Search Results

1 - 2 of 2 items

  • Author: Izabella Kelemen x
Clear All Modify Search

Abstract

Background: Pediatric onco-hematology is not a frequently encountered medical specialty, and it influences everyday life, basic activities, and the immune system, mostly through psychosocial changes, which may affect every individual and their families differently. Anxiety is the most frequently encountered mental health disorder occurring during childhood and adolescence. The effect of stress and anxiety on the immune system is suggested by the fact that stress hormones elevate proinflammatory cytokines and subsequently lower the anti-inflammatory response.

Objective: Our main objective was to analyze the relationship between anxiety disturbance and cytokine levels in oncologic pediatric patients from Târgu Mureș in order to answer the following question: does anxiety influence immunity?

Material and methods: After testing pediatric oncology patients from the Pediatrics Clinic no. 2 of Târgu Mureș, Romania with the SCARED child test, we took blood samples from each participant. IL-6, IL-10, IL-1β, IL-12p40 and TNF-α levels were evaluated with a Human Cytokine Magnetic Panel using the xMAP technique on Flexmap 3D platform (Luminex Corporation, Austin, USA). C-reactive protein levels were determined with the BN Pro Spec nephelometer with CardioPhase hsCRP (Siemens Healthcare Diagnostics, GmbH, Marburg, Germany) reagent.

Results: The 46 pediatric oncology patients had 6 main diagnostic groups, the most frequent pathology was acute leukemia (58.7%) followed by malignant solid tumors (21.74%) and lymphomas (6.52%). In the anxious group (45.65%) we observed 4 of the 5 studied anxiety types: panic disorder, separation, social, and generalized anxiety. We measured the cytokine levels of all the participants from the two main groups: anxious/non-anxious. Statistical analysis (linear regression) showed statistically significant positive correlations in the anxious group related to the IL-1β and IL-6, a moderate/weak correlation related to IL-12p40, as well as a negative moderate correlation between IL-10 values in the anxious group and a positive trend in the non-anxious group.

Conclusions: Psycho-oncology is a relatively young specialty with few studies in the last two decades. IL-1β, IL-6, and TNF-α present high levels in anxious patients, while IL-10 and IL-12p40 have low serum levels in mental disorders. C-reactive protein levels are not influenced by anxiety.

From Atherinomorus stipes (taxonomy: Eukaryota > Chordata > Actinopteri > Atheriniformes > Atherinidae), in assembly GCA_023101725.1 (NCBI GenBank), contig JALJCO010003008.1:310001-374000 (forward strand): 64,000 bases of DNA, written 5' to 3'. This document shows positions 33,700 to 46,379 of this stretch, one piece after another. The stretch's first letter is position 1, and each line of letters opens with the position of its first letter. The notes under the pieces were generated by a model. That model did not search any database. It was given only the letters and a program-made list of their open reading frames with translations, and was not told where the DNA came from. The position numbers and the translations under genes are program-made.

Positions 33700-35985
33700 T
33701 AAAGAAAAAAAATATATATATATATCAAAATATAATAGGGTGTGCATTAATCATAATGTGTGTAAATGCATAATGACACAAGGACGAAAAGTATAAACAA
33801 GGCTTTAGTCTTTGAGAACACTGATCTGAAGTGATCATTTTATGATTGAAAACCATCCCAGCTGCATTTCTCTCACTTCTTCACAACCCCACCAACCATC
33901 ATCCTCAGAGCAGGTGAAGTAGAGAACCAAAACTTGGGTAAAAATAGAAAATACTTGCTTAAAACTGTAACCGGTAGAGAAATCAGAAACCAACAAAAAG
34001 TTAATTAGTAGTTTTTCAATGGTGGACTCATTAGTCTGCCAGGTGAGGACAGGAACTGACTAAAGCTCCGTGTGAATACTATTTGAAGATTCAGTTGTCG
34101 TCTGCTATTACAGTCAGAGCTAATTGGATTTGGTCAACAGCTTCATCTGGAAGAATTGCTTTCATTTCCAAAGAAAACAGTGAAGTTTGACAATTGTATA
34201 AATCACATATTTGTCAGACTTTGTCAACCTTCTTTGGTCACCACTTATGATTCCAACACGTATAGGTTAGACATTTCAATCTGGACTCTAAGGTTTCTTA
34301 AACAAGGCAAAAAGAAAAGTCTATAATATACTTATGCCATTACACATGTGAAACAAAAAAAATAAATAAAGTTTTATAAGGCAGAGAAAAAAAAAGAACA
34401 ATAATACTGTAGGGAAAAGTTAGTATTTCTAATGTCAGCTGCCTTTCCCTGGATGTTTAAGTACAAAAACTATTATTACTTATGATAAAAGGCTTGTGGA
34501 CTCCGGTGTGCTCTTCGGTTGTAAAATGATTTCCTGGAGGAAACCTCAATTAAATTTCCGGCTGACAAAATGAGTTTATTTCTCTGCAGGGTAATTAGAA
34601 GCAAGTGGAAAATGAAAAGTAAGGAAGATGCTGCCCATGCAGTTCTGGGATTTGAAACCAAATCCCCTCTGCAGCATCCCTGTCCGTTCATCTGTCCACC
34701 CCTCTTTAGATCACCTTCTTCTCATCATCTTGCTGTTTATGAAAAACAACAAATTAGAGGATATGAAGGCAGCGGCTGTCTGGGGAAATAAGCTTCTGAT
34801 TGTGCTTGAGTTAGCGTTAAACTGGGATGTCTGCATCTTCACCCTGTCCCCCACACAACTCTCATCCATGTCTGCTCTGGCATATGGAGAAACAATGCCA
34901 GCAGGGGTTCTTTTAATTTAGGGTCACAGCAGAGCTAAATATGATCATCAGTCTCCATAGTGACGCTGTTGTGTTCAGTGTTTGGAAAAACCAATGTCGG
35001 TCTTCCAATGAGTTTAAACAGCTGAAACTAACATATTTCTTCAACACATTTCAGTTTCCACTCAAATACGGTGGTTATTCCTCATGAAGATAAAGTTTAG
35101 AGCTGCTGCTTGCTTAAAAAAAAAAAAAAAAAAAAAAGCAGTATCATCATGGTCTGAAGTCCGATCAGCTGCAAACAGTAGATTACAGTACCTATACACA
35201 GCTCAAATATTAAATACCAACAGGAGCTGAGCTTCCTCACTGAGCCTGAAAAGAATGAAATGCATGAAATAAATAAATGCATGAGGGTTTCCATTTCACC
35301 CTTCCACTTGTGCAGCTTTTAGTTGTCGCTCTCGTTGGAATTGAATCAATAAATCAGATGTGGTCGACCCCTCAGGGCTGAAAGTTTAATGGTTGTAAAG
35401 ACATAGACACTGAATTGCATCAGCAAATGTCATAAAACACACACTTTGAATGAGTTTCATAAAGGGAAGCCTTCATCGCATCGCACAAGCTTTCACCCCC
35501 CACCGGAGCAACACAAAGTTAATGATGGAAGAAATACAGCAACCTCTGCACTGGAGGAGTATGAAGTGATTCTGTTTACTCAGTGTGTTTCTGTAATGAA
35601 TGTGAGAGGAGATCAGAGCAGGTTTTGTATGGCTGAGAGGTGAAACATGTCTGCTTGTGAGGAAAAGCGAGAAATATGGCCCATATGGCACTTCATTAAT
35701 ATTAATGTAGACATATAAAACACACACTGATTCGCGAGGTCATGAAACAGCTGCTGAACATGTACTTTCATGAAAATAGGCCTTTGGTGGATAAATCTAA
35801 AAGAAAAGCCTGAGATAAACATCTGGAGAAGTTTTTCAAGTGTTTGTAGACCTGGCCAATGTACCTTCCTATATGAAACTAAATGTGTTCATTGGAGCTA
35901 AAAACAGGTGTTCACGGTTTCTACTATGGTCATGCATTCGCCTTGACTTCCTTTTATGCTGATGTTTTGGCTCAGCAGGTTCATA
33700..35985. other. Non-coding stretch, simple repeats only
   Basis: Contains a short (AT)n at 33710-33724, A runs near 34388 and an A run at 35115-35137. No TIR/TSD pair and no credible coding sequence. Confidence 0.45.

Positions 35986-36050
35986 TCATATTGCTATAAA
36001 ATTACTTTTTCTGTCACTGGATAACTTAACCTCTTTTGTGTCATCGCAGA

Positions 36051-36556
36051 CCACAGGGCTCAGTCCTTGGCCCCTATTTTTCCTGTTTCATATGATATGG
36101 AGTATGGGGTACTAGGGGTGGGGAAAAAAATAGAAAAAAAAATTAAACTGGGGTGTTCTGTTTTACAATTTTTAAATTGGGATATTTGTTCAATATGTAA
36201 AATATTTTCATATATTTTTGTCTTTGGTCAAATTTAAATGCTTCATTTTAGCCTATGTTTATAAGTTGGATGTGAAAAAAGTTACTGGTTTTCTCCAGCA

Abstract

Introduction: In childhood, thrombocytopenia caused by transient antibody-mediated thrombocyte destruction is most frequently diagnosed as immune thrombocytopenic purpura (ITP). We report the case of a girl with ITP associated with autoimmune thyroiditis.

Case presentation: A 11-year-old female patient with Hashimoto’s thyroiditis presented with clinical signs of petechiae and ecchymoses on the extremities. Laboratory tests showed remarkable thrombocytopenia with a platelet count of 44,500/μL, hence she was referred to a hematologic consultation. The peripheral blood smear showed normal size platelets in very low range. The bone marrow examination exposed hyperplasia of the megakaryocyte series with outwardly morphologic abnormalities. The patient was diagnosed with ITP, and her first-line treatment was pulsed steroid and immunoglobulin therapy. The thrombocytopenia was refractory to these first-line medications. After 6 months of corticotherapy and a period of severe menorrhagia, azathioprine immunosupression was initiated as a second-line treatment. Her platelet count rapidly increased, and the evolution was good, without bleeding complications.

Conclusion: In case of a medical history of autoimmune diseases and treatment-resistant ITP, attention must be focused on detecting coexisting autoimmune diseases and adjusting the treatment in accordance with the chronic evolution of the disease.